Panthera CEO Dr. Alan Rabinowitz recently joined Carlos Alazraki on the Mexican television program “Platicando Con Alazraki” to talk jaguar conservation in Mexico.
The intimate interview followed the April signing of a Memorandum of Understanding between Panthera and the Mexican government through which both parties agreed to work together to protect jaguars throughout the country. Together, Panthera, its partners and the Mexican government will work to raise awareness for the conservation needs of jaguars in Mexico as well as implement the expansion of science-based jaguar conservation activities.
Panthera Founder and Chairman Dr. Thomas Kaplan recently spoke at a conference hosted by the Milken Institute about his passion for conservation, what Panthera is doing to protect the world’s most threatened big cats, and how The Global Alliance for Wild Cats is changing the game for wildlife conservation.
Forbes Mexico has published an article on the new alliance between Panthera and the government of Mexico to protect the country’s jaguars.
Read the article to learn about the history of the jaguar in Mexico, threats facing the species, and new conservation activities underway to ensure its future.
A herd of cattle in Belize has a new and unlikely protector: a donkey named Napoleon.
In this Central American nation, and throughout the jaguar’s 18 nation range, farmers and livestock owners suffer livestock losses to various predators, including coyotes, pumas and jaguars.
New York, NY – Several Senators from Mexico and Panthera, an organization dedicated to the conservation of wild cats worldwide, achieved a significant step toward jaguar protection yesterday. In Mexico City, Senator Gabriela Cuevas, President of the Foreign Relations Committee of the Mexican Senate, led the signing of a Memorandum of Understanding with Panthera’s Chief Executive Officer, Dr. Alan Rabinowitz.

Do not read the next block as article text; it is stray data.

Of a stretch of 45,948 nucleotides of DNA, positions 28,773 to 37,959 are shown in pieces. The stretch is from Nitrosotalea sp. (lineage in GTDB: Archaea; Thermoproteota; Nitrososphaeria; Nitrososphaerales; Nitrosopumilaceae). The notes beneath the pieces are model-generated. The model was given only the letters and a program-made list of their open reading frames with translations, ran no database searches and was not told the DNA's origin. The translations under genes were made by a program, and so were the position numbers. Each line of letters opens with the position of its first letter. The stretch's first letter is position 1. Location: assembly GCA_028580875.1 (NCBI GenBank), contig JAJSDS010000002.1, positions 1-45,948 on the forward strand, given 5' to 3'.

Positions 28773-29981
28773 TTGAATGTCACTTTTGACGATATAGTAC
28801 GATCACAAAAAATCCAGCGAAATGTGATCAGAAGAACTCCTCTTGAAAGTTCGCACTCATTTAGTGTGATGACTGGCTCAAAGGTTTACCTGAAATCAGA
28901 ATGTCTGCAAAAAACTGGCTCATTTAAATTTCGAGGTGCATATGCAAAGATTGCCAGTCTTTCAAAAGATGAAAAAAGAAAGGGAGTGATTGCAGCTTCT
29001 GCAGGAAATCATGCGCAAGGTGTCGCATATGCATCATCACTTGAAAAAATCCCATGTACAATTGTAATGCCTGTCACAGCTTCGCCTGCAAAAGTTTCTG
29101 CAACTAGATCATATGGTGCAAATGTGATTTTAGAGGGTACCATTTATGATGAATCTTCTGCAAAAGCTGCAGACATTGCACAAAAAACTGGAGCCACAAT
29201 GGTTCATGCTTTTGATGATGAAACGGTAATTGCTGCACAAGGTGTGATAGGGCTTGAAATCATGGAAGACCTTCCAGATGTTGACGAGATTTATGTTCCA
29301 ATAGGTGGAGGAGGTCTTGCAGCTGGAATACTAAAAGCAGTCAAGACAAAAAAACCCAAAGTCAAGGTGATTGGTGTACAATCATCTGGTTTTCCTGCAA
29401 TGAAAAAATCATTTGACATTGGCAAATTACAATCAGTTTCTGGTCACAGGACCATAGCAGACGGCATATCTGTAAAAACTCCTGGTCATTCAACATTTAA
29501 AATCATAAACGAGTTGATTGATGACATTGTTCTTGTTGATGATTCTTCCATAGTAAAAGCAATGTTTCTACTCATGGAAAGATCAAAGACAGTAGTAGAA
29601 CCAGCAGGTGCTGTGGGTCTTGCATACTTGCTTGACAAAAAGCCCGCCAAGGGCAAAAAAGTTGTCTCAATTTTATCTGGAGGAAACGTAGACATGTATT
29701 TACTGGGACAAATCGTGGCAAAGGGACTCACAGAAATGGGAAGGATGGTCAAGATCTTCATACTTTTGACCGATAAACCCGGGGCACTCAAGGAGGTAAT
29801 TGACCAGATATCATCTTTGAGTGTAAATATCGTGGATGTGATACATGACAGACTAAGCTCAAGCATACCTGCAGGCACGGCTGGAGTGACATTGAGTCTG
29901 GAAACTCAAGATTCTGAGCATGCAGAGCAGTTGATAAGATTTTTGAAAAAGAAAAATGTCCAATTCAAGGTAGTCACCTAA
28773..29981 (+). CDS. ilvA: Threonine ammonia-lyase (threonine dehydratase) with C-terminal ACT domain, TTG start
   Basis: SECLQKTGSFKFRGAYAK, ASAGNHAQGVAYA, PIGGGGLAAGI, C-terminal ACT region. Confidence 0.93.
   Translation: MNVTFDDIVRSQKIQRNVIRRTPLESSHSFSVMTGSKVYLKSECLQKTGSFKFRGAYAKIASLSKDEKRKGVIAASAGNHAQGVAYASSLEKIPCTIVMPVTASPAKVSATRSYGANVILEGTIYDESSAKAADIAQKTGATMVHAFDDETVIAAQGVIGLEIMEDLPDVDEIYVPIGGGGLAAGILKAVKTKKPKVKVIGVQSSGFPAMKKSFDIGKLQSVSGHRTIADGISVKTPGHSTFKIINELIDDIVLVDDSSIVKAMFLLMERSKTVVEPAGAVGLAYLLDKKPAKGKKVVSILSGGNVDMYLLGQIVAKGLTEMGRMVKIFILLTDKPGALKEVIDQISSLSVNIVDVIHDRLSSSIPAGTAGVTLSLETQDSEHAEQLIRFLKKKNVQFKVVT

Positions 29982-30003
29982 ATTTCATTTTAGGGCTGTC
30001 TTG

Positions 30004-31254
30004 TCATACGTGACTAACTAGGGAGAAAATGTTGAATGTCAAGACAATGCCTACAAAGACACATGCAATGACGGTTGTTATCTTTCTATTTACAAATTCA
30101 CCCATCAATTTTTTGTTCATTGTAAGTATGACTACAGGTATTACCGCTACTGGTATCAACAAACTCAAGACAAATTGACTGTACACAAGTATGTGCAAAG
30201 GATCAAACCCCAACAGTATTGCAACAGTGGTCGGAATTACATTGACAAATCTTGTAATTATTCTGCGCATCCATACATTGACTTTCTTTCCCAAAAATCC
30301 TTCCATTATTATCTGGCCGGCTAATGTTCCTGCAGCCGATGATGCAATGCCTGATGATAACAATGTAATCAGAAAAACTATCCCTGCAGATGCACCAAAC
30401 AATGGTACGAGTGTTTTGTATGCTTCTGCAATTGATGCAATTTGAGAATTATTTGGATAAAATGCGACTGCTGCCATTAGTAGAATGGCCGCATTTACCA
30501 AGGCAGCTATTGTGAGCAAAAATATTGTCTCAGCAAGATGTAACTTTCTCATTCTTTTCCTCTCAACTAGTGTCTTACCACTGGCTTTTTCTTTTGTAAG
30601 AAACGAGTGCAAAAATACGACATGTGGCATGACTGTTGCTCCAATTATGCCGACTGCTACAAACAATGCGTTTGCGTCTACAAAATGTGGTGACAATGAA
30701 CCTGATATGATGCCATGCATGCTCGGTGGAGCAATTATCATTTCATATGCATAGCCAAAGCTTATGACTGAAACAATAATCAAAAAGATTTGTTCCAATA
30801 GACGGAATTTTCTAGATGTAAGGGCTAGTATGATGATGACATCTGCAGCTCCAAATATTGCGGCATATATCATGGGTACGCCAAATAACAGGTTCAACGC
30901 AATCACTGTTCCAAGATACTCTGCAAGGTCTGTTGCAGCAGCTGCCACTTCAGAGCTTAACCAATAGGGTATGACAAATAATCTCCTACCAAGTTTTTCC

It is with great sadness that Panthera announces the passing of Arturo Ramos, Panthera’s field technician who worked throughout the country’s Central Belize Jaguar Corridor. Also known as ‘Ben’ to his family and friends, Arturo had worked with Panthera’s Belize Jaguar Team since 2009 through the Jaguar Corridor Initiative.
Panthera’s CEO Dr. Alan Rabinowitz recently gave a presentation entitled ‘For the Love of Jaguars’ at National Geographic Live in Washington, D.C. Speaking to a packed house, Dr. Rabinowitz brought viewers into the mysterious world of the elusive jaguar, which ranges from Mexico to Argentina, and described Panthera’s efforts throughout Latin America to conserve this species.
Read Panthera’s February newsletter to learn about the new commitment made by the government of Colombia and Panthera to protect the jaguars of Latin America and watch video coverage aired by Al Jazeera English on this new development.
Jaguars are the face of all things wild for Latin America. Ranging from Argentina to Mexico - they've evolved over millions of years to survive.
The sturdiest of the big cats, they roam between protected areas, through ranches, plantations, across rivers and dams, through the human landscape. Their ability to move and adapt has resulted in them remaining as a single species across their entire range.